----- Original Message ----- From: "Donal McEvoy" <donalmcevoyuk@xxxxxxxxxxx>
To: <lit-ideas@xxxxxxxxxxxxx> Sent: Tuesday, September 29, 2009 6:23 PM Subject: [lit-ideas] Re: The Educational Value of Slips of the Whatever --- On Tue, 29/9/09, Richard Henninge wrote:
I pray, and I think we should all so pray that Donal is indeed "mistaken" that "any assertion, including those as to the validity of deductive inferences, is possibly or potentially mistaken." This is an extremely radical position, fit, metaphorically speaking, to put quicksand under the basis of all our mutual understanding, unless Donal is saying, in effect, "not to worry--even if a given assertion as to the validity of deductive inferences is mistaken, that would not preclude the validity of deductive inferences so asserted."
Comments:1. The last statement does not follow from the premiss I used: from the fact that the validity of a (putative) deductive inference "is possibly or potentially mistaken" (my premiss) we cannot leap to the conclusion that it "is mistaken" (Richard's conclusion).
... Two comments:1a. It can no longer be glancingly admonished as a "slip of the whatever" when an interlocutor misstates his own premisses, including the unacknowledged singularizing of his originally sweeping generalization ("any assertion, including those as to the validity of _deductive inferences_, ... ) and the unacknowledged replacing of his original "any assertion ... as to the validity of" by the completely different "fact of the validity of ... " what has now become his singular and parenthetically qualified "(putative) deductive inference."
2a. Furthermore, the conclusion I supposedly leap to is just the opposite of what Donal credits me with claiming. I do not say that "Donal says, in effect" that the _assertion_ of the validity or invalidity of deductive inferences makes them so, makes them valid or invalid, but that such assertion leaves them cold, so to speak, and hence does not "preclude" their validity or invalidity. I in no way say either that, because (as Popper says) the assertion of the validity of deductive inferences or (as Donal is now saying) the actual validity of those deductive inferences "is possibly or potentially mistaken," _either_ that the assertion of their validity _or_ that their actual validity "is mistaken." What I disagree with is the use of the word "validity" as, in some way, scalar. If this so-called validity is historically conditioned or if it can be impinged upon by such life-and-death scenarios as those proposed by Donal, or if this validity _can be_ mistaken, it seems to me it must be of an entirely different category than logical statements of the sort, "if P & Q, then Q." It's the putting in question of the validity of _that_ (remember, "... any assertion ...") that makes me wonder what intelligent discussion is going to look like without some such necessary logical infrastructure.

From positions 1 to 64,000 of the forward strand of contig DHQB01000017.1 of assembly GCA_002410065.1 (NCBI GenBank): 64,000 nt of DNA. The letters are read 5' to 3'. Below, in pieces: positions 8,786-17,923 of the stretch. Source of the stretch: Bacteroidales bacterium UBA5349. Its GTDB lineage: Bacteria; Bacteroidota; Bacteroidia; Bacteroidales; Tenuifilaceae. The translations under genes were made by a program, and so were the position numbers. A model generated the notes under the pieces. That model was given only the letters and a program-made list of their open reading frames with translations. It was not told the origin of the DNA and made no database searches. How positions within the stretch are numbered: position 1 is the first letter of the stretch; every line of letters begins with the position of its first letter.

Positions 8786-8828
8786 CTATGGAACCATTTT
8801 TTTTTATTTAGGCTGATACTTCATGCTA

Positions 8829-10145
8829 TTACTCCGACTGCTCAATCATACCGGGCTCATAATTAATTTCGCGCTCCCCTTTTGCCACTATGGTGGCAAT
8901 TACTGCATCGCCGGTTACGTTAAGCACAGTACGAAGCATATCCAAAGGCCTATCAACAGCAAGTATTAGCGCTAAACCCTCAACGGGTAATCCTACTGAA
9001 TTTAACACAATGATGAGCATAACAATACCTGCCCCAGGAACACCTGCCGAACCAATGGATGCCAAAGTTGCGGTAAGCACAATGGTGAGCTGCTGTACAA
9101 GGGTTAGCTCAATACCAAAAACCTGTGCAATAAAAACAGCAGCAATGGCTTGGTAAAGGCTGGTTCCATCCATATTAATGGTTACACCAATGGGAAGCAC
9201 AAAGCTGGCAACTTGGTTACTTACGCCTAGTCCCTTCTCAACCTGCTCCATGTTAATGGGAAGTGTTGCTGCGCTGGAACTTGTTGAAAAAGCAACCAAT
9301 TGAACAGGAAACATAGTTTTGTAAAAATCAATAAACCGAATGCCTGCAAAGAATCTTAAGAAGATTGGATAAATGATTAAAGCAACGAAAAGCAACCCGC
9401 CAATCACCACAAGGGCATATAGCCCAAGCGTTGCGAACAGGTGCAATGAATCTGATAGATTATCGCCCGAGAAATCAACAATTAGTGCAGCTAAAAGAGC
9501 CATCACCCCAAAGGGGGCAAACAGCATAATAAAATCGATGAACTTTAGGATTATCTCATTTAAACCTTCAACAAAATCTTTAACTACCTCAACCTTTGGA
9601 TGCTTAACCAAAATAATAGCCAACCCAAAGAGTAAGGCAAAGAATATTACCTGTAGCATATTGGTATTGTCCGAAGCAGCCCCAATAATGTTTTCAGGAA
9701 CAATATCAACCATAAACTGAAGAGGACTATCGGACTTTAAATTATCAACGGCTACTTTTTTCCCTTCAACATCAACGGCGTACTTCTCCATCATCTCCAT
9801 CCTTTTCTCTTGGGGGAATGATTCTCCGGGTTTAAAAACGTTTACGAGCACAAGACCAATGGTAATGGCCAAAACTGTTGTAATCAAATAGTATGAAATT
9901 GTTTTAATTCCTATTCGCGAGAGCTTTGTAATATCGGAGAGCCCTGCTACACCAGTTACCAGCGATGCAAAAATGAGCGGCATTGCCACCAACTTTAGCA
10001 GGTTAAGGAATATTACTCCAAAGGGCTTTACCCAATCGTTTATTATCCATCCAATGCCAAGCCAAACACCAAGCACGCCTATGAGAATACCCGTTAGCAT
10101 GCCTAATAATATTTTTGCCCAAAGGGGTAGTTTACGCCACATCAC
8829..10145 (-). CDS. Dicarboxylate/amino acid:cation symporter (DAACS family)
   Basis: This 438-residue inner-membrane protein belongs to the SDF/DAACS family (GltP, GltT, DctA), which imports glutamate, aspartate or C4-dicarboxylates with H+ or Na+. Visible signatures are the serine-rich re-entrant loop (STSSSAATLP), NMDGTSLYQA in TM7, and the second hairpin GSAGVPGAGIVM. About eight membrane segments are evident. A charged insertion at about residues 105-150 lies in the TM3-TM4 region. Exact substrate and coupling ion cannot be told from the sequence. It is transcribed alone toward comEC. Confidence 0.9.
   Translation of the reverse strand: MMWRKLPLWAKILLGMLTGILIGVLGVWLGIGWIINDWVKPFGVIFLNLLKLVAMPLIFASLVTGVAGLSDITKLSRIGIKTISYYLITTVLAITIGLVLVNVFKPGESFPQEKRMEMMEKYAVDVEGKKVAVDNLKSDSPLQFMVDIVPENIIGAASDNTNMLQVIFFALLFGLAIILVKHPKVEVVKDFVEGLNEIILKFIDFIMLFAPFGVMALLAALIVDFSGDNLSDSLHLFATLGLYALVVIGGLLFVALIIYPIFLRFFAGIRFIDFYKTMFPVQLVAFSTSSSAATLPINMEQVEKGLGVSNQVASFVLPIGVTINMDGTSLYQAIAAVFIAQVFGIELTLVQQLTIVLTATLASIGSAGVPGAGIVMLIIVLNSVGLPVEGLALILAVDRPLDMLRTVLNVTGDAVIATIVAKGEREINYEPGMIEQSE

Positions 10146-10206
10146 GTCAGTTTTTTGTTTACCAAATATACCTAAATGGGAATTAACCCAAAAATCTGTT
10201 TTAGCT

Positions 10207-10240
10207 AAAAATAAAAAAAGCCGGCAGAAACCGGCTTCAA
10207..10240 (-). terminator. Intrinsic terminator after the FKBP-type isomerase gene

Richard Henninge University of Mainz ------------------------------------------------------------------ To change your Lit-Ideas settings (subscribe/unsub, vacation on/off, digest on/off), visit www.andreas.com/faq-lit-ideas.html